Nineteen school districts from Rensselaer, Columbia and Greene counties pooled together $1.3 million in funding from the Race to the Top to improve student achievement.
While districts had the option of forming their own in-house network team equivalent, these districts chose to join together with Questar III to meet requirements associated with Race to the Top. Districts range from large urban districts to small rural districts.
In August 2010, New York State was notified that it had received nearly $700 million in federal Race to the Top funds. A major component of the state’s application was to build teams for every school in the state.
How experts are supporting schools
Questar III’s School Improvement Office, which features experts in data analysis, staff development, curriculum and evaluation, is now:
- Assisting schools in implementing common core standards and aligning curriculum and instruction to the new standards.
- Supporting schools in implementing the state's assessment program and adapting to more rigorous performance-based assessments.
- Supporting school-based inquiry teams to analyze student performance data and make adjustments to instructional practices.
- Assisting schools in interpreting and using/designing formative assessments closely tied to the curriculum.
- Working closely with principals and key faculty leaders to provide school-based and network-level intensive, ongoing, real-time coaching and professional development, according to the needs of each school.
- Helping principals find outside service providers based on the needs of each school's faculty and students.
How collaboration benefits the region
Jack Costello, Questar III’s director of school improvement and professional development, said districts can do more by pooling together their resources. “By joining together, these districts are able to maximize funding they received and tap into expertise that may have been cost prohibitive otherwise.”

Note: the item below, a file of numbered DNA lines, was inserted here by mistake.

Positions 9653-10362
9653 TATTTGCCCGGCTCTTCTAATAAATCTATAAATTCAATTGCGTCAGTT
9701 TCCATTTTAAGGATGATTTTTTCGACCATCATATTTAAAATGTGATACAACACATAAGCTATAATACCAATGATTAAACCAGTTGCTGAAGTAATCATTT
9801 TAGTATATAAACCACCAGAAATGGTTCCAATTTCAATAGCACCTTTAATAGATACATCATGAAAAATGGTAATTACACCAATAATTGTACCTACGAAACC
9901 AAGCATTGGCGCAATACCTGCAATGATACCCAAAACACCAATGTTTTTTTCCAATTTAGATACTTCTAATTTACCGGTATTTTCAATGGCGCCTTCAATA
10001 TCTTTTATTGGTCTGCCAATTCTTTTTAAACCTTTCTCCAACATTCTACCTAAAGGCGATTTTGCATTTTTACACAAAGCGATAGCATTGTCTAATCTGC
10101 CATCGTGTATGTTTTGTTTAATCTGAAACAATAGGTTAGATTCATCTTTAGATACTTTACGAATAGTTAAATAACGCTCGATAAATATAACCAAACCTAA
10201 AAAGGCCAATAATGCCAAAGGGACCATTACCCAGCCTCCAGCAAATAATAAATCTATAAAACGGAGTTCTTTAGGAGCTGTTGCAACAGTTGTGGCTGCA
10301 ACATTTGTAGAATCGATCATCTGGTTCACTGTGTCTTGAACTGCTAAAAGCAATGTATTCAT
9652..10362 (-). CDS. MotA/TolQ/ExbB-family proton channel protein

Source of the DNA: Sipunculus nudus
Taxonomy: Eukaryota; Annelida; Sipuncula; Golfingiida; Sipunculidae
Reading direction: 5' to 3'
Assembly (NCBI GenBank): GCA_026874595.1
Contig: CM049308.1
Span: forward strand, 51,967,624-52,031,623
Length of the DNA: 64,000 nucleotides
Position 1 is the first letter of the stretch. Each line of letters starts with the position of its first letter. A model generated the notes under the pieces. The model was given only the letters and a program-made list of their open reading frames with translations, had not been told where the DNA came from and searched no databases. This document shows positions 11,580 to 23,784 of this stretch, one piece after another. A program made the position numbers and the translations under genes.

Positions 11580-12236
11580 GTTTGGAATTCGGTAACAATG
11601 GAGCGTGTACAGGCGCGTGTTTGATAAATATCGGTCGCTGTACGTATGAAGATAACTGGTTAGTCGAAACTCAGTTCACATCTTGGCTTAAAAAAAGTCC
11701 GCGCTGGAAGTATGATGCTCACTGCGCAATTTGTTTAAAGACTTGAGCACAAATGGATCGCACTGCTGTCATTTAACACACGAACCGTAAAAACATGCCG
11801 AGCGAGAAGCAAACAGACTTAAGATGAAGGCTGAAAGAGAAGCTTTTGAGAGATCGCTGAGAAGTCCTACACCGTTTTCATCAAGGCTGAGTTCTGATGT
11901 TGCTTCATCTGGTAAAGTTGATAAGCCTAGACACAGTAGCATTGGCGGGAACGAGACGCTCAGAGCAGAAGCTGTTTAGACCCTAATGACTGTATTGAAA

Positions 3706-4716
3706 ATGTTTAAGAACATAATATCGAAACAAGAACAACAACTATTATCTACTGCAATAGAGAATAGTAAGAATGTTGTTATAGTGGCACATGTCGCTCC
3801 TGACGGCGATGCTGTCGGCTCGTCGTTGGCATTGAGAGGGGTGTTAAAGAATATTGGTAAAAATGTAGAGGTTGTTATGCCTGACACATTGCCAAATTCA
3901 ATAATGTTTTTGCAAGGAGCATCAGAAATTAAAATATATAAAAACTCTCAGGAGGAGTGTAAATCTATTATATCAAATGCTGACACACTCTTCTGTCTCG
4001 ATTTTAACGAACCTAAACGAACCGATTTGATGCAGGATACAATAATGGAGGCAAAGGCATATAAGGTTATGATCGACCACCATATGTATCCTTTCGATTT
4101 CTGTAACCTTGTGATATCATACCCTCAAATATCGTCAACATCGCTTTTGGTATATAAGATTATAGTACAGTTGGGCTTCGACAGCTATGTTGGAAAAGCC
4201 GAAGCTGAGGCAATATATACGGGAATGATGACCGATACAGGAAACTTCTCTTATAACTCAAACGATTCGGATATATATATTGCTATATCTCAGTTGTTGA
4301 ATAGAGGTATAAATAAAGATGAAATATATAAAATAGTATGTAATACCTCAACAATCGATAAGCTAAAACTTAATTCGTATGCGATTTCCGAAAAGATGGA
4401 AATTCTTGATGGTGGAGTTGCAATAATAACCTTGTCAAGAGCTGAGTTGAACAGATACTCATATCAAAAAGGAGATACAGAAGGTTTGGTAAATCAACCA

Costello said districts, depending on the amount of funding they received, have access to a wide range of services through the BOCES, including a curriculum review that would cost $20,000-$100,000 per district if done by an outside vendor.
Questar III’s School Improvement Office was uniquely positioned to help districts meet requirements associated with Race to the Top. The organization already had a structure in place to provide these kinds of services.
In 2010, School Improvement provided workshops on Common Core Standards for English language arts (ELA) and math and organized curriculum mapping for K-2 math at no charge to the 19 districts that partnered with Questar III. Questar III also worked with each district on preparing the scope of work associated with Race to the Top.
In the fall 2011, Questar III began training district and school teams on curriculum models, data reporting and performance review of teachers and principals. The organization is also preparing a DVD training video to the 19 districts at no charge. It will be available to those outside the network for an additional charge – revenue will be used to cover the cost of production and to further support student achievement in the region.
Wynantskill UFSD Superintendent Christine Hamill, whose district received only $4,424 in funding, said her school system benefits from this collaboration.
“This BOCES has been very proactive in pulling people together. This helps our school district economically and allows us to build bridges with other schools to improve what we all do,” Hamill said.
Hamill said this partnership broadens their work on K-2 curriculum mapping, allowing her staff to not only share what they’ve learned, but also learn from their peers through collaboration.